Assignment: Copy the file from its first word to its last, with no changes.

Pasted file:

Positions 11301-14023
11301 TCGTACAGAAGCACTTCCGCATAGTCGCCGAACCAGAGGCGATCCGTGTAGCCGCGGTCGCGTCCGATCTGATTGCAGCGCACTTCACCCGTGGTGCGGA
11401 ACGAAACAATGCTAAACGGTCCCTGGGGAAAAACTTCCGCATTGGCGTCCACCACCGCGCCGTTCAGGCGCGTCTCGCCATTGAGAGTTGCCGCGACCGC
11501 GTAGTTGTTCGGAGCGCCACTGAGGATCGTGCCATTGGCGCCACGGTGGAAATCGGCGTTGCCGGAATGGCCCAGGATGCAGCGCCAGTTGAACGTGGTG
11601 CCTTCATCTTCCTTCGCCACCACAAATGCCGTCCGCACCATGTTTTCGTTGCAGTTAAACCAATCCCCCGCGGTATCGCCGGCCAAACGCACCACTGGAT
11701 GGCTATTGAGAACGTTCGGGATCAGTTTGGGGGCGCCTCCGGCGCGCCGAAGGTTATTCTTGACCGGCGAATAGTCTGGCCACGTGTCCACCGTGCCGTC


Positions 11301-14023
11301 TCGTACAGAAGCACTTCCGCATAGTCGCCGAACCAGAGGCGATCCGTGTAGCCGCGGTCGCGTCCGATCTGATTGCAGCGCACTTCACCCGTGGTGCGGA
11401 ACGAAACAATGCTAAACGGTCCCTGGGGAAAAACTTCCGCATTGGCGTCCACCACCGCGCCGTTCAGGCGCGTCTCGCCATTGAGAGTTGCCGCGACCGC
11501 GTAGTTGTTCGGAGCGCCACTGAGGATCGTGCCATTGGCGCCACGGTGGAAATCGGCGTTGCCGGAATGGCCCAGGATGCAGCGCCAGTTGAACGTGGTG
11601 CCTTCATCTTCCTTCGCCACCACAAATGCCGTCCGCACCATGTTTTCGTTGCAGTTAAACCAATCCCCCGCGGTATCGCCGGCCAAACGCACCACTGGAT
11701 GGCTATTGAGAACGTTCGGGATCAGTTTGGGGGCGCCTCCGGCGCGCCGAAGGTTATTCTTGACCGGCGAATAGTCTGGCCACGTGTCCACCGTGCCGTC